This series contains the records transferred to the Rare Book and Manuscript Library from 1983 to 1989. These additions are made up for the most part of correspondence files, subject files or the library's Central Files, and the Director's Office files. The original order of the materials has been preserved and related additions have not been integrated but have been kept in the order and context in which they were received.

Using the Collection

Rare Book and Manuscript Library

Restrictions on Access

This collection is located off-site. You will need to request this material at least three business days in advance to use the collection in the Rare Book and Manuscript Library reading room.

There are no restrictions on this collection.

Terms Governing Use and Reproduction

Single photocopies may be made for research purposes. The RBML maintains ownership of the physical material only. Copyright remains with the creator and his/her heirs. The responsibility to secure copyright permission rests with the patron.

Preferred Citation

Identification of specific item; Date (if known); Columbia University Library Office Files; Box and Folder; University Archives, Rare Book & Manuscript Library, Columbia University Libraries.

Selected related Material-- at Columbia

Melvil Dewey papers, circa 1870-1931. Rare Book and Manuscript Library, Columbia University

Butler Library Reference Department Files, 1904-1959. Rare Book and Manuscript Library, Columbia University

Accrual of Records

Additions are expected.

About the Finding Aid / Processing Information

Columbia University Libraries, Rare Book and Manuscript Library

Processing Information

Cataloged 05/05/89 Christina Hilton Fenn.

Series II inventory was compiled by Molly Boord (GS 2021), Hannah Johns (SSW 2019), Jessica Liston (CC 2020) and Kelly Powers (CC 2018) in 2017-2018; Series II finding aid written by Joanna Rios, December 2018.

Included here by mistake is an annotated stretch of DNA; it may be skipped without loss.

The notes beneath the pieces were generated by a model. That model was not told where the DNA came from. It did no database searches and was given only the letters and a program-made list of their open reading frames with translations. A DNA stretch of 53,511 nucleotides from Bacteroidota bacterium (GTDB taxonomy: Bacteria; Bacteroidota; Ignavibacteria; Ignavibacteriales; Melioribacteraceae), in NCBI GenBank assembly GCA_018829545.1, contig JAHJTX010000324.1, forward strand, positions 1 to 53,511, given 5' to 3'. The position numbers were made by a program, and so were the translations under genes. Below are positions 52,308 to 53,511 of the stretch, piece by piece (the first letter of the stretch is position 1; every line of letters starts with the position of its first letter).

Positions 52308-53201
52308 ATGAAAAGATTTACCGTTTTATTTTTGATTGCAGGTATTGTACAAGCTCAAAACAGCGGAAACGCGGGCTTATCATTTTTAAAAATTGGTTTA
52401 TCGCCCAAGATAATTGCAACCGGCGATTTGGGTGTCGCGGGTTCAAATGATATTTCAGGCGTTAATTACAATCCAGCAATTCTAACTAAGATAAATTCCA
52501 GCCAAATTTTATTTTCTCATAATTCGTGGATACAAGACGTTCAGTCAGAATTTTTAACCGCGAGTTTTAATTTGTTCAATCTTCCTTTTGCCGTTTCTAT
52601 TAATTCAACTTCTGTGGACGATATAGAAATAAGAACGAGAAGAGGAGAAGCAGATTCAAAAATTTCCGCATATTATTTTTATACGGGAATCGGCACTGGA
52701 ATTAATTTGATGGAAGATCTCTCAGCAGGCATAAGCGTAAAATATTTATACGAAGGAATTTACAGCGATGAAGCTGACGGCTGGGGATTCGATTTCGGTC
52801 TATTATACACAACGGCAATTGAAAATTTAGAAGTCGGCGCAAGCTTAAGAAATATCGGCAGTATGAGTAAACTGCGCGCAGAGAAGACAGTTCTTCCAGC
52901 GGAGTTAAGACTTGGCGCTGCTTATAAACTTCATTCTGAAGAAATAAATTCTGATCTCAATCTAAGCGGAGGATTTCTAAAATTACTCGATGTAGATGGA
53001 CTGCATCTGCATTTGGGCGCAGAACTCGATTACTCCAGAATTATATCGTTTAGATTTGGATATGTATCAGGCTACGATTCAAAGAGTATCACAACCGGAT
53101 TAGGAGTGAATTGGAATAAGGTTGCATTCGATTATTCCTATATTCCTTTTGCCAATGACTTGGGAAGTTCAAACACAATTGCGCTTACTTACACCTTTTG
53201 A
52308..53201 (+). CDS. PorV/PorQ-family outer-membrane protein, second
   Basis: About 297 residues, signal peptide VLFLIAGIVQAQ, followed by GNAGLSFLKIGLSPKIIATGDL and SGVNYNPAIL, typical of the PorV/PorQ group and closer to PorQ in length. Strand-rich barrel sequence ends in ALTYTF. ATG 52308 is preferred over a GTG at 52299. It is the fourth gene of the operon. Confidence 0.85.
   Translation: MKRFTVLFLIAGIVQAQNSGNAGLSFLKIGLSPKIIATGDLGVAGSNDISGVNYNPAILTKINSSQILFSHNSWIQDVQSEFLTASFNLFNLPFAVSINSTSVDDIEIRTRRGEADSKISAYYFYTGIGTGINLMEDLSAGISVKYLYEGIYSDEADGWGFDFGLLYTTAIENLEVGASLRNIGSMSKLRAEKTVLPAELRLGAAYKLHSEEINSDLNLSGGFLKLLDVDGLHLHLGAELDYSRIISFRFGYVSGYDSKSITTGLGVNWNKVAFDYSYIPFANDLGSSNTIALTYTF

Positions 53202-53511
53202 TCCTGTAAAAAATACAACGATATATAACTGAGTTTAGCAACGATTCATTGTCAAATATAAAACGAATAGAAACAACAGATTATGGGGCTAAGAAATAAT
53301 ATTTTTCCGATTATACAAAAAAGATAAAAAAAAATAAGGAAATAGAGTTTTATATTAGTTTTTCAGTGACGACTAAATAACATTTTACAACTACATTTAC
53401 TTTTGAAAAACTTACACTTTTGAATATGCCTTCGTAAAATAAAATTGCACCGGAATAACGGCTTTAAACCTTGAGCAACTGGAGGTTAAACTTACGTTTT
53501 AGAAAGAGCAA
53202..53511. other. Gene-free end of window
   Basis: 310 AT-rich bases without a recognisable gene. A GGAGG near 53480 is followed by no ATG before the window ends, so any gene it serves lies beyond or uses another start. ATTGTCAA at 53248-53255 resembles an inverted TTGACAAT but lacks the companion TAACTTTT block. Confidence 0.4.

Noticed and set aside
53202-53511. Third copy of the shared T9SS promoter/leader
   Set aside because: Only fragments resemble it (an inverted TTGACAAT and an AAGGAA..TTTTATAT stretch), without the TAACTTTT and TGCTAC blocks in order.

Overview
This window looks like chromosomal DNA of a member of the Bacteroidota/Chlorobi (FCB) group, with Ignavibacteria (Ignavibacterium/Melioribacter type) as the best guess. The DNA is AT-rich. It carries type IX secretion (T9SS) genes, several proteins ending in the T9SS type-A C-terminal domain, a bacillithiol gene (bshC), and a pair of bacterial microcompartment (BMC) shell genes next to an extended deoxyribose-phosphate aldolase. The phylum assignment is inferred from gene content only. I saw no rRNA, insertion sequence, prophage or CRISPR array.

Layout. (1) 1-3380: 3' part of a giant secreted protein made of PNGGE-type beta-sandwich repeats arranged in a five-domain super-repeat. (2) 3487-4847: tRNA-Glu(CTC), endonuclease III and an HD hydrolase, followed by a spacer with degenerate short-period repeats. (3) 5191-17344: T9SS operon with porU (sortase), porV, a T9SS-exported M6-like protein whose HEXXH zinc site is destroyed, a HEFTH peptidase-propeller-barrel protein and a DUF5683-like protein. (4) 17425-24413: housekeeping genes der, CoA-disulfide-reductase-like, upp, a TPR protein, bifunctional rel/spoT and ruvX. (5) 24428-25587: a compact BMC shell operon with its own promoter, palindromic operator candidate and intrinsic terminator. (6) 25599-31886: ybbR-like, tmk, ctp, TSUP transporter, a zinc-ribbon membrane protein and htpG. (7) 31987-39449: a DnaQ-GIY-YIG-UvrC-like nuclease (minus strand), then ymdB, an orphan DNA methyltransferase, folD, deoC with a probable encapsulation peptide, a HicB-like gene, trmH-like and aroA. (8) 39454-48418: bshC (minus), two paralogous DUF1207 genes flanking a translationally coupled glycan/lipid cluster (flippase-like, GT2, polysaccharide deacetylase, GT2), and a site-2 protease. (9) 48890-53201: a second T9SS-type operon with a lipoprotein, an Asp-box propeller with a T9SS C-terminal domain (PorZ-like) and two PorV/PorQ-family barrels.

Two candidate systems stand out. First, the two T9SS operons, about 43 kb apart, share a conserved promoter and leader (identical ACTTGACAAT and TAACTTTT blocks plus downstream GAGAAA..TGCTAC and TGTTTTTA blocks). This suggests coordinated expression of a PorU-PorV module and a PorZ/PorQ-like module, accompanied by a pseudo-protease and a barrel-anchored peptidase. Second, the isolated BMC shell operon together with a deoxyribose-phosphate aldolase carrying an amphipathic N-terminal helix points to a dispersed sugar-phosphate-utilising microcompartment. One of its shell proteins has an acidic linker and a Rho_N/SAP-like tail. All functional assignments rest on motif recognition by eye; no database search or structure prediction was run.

Revision Description

2015-8-18 xml document instance created by Sierra Eckert.

December 2018 Series II was processed and incorporated into the finding aid.

2019-05-20 EAD was imported spring 2019 as part of the ArchivesSpace Phase II migration.

Subject Headings

The subject headings listed below are found in this collection. Links below allow searches at Columbia University through the Archival Collections Portal and through CLIO, the catalog for Columbia University Libraries, as well as ArchiveGRID, a catalog that allows users to search the holdings of multiple research libraries and archives.

All links open new windows.

Genre/Form

Heading "CUL Archives:"
"Portal"
"CUL Collections:"
"CLIO"
"Nat'l / Int'l Archives:"
"ArchivedGRID"
Annual reports Portal CLIO ArchiveGRID
Budgets Portal CLIO ArchiveGRID
Financial records Portal CLIO ArchiveGRID
Memoranda Portal CLIO ArchiveGRID
Notices Portal CLIO ArchiveGRID
Payrolls Portal CLIO ArchiveGRID
Personnel records Portal CLIO ArchiveGRID
Photographic prints Portal CLIO ArchiveGRID
Regulations Portal CLIO ArchiveGRID
blueprints (reprographic copies) Portal CLIO ArchiveGRID
minutes (administrative records) Portal CLIO ArchiveGRID

Subject

Heading "CUL Archives:"
"Portal"
"CUL Collections:"
"CLIO"
"Nat'l / Int'l Archives:"
"ArchivedGRID"
Academic libraries -- New York (State) -- New York Portal CLIO ArchiveGRID

History / Biographical Note

Historical Note

The Columbia University Library played an important role in the changing nature of the library and of American library management and administration more broadly. During the 1880s, under the direction of Melvil Dewey as the head librarian, the university became the site of the first school for professional librarian training, Melvil Dewey's School for Library Economy, which opened its doors to students in 1887. The library became a locus for the increasing professionalization of the field of library management as over the course of the 1890s, graduates of Dewey's school––many of them women––moved into staff positions within the library. The l890s marked the beginning of a period of transformation in the structure of Columbia University and its library. In the 1890s, the university established a number of its professional schools and graduate schools. Under the leadership of George Baker, from 1889-1899, the Columbia University Library expanded its collection, and James Hulme Canfield oversaw the growth of the library from the small library of Columbia College to the large metropolitan research library.